updated 12:50 pm EDT, Tue August 2, 2011
Poisoned workers not being monitored as promised
Apple has been operating irresponsibly in China, both in terms of labor and the environment, Foreign Policy suggests. A new report focuses on poisoning at a Wintek factory, where the Apple supplier began cleaning iPhone screens with an agent containing n-hexane. Exposure to the chemical triggered nerve damage in 137 workers, such as Jia Jingchuan, profiled by FP. Jia ended up hospitalized for 10 months starting in August 2009.
While Wintek has covered initial hospital costs in cases like Jia's, officially spending about $1.5 million in worker compensation, Jia claims that Wintek subsequently put pressure on him and his peers to resign from the company and sign liability release forms so that it would no longer have to pay future healthcare costs. Wintek is denying the accusation.
In June a doctor gave Jia little chance of recovering from symptoms of the nerve damage, including numbness, weakness, dizziness and extreme sensitivity to temperature changes. As of July, Jia said he was unemployed, caring for a one-year-old daughter, burdened by growing medical bills and possibly too sick to work again.
In response an Apple spokeswoman is referring only to the company's 2011 Supplier Responsibility Report, which states that it "required Wintek to stop using n-hexane and to provide evidence that they had removed the chemical from their production lines." Apple goes on to claim that it "has verified that all affected workers have been treated successfully, and we continue to monitor their medical reports until full recuperation." Although use of n-hexane has stopped, FP's investigation suggests that Apple is not monitoring long-term health problems.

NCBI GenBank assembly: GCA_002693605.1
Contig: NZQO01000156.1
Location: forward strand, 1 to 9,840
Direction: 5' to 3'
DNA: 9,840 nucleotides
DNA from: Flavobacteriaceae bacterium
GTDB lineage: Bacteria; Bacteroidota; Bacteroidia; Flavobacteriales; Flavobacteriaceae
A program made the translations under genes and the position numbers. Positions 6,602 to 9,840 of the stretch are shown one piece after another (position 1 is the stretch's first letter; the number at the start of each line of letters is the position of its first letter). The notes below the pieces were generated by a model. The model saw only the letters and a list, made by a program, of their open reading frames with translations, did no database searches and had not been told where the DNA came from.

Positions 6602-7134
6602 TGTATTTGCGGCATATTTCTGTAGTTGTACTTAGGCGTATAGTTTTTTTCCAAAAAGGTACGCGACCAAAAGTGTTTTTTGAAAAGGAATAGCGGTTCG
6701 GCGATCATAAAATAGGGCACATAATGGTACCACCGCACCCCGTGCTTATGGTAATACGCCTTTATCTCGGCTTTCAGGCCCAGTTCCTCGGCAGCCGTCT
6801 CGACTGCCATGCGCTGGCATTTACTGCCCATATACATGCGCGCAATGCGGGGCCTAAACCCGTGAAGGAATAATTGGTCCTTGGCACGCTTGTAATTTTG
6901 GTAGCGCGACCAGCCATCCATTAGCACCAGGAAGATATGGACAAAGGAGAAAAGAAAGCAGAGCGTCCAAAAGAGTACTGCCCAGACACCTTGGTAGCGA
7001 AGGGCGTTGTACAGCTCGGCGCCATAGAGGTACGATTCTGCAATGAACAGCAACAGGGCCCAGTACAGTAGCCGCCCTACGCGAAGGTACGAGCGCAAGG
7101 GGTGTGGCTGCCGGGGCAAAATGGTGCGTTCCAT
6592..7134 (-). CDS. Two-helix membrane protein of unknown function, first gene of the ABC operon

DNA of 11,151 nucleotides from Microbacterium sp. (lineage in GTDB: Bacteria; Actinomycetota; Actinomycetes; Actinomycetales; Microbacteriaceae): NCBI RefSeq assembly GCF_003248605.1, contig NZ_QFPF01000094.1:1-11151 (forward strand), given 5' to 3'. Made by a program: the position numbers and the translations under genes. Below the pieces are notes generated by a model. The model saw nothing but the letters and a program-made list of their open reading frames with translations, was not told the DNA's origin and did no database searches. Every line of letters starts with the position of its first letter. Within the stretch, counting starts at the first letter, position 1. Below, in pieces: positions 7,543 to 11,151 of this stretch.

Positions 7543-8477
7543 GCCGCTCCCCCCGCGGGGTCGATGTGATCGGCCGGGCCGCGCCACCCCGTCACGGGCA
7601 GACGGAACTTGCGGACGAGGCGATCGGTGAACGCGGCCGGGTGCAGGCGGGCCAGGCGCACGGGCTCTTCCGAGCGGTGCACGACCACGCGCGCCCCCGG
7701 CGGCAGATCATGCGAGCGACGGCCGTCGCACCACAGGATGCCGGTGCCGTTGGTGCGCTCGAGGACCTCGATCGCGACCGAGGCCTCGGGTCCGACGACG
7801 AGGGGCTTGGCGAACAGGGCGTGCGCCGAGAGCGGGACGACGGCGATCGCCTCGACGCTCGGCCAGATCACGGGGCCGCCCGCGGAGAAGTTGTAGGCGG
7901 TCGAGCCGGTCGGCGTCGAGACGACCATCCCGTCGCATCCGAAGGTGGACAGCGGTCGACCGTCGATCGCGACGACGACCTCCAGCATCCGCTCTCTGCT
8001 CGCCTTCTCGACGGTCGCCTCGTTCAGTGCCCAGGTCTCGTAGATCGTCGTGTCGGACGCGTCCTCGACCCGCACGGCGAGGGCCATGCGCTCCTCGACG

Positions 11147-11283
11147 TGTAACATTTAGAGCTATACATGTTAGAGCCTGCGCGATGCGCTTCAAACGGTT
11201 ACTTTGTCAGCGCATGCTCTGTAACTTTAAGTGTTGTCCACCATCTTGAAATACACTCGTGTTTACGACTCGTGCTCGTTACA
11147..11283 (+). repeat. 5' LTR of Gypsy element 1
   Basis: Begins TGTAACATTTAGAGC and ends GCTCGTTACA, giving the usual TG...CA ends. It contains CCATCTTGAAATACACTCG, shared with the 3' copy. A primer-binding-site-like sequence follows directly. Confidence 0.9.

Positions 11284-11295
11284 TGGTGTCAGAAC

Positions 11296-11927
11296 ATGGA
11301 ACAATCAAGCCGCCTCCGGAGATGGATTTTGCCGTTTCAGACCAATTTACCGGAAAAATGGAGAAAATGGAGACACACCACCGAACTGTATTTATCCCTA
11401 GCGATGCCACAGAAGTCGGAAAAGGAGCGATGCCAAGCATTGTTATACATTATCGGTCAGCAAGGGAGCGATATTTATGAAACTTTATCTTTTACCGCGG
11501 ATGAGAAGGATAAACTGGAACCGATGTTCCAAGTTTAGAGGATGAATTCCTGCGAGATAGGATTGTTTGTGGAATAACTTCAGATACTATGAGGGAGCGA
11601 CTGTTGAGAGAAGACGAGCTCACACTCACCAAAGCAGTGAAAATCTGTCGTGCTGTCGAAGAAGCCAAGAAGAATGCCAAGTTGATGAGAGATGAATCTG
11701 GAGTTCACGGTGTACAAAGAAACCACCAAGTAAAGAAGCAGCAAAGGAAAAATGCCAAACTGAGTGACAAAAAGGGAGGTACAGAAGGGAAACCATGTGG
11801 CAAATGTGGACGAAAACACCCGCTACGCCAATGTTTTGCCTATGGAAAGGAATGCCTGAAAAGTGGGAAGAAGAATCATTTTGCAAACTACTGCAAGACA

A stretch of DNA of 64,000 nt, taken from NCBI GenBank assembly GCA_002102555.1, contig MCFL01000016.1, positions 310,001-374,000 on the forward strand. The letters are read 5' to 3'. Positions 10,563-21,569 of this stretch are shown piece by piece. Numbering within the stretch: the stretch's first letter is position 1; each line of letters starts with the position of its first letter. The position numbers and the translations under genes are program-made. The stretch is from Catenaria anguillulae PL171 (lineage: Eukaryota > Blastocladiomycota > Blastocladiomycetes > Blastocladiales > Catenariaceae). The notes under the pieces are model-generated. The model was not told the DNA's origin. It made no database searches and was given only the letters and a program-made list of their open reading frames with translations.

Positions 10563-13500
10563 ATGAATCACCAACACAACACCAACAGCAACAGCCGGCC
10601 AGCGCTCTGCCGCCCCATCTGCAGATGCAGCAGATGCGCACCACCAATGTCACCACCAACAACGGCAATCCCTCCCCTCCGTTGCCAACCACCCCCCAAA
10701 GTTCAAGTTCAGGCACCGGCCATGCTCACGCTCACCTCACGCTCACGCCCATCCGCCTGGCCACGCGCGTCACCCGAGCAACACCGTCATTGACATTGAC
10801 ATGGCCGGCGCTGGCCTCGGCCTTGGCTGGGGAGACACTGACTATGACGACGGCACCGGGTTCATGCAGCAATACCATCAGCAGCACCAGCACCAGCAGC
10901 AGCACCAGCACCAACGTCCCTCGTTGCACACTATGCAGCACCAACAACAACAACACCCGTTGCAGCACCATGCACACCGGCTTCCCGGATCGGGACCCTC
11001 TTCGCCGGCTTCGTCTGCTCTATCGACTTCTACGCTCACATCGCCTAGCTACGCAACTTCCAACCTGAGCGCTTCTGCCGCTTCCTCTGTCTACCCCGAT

Apple suppliers have been accused of a number of labor and environmental standards violations, such as allowing chemicals to leach out into fields, and maintaining grueling, sweatshop-like conditions in the case of Hon Hai, better known as Foxconn. A coalition of 36 Chinese NGOs called the Green Choice Alliance notes that in a January survey, Apple ranked last in a group of 29 companies in terms of responding to questions about either safety conditions or pollution. A GCA leader, Ma Jun, is said to have met with Jia and helped write a letter to Apple CEO Steve Jobs about both working conditions and medical compensation. No response was received, even after a second letter.
Ma complains that Apple is different from other corporations in that it has fought attempts at checking whether companies breaking standards are Apple suppliers. "They said, it's our long-term policy not to disclose our supply chain," he explains. "So no one can make any public scrutiny? No one can really know what is really happening?" A supply chain consultant based in Shanghai, Richard Brubaker, observes that Apple has "billions in reserves and [continues to work] with suppliers who have a clear record of failure to comply with Apple's own codes of conduct."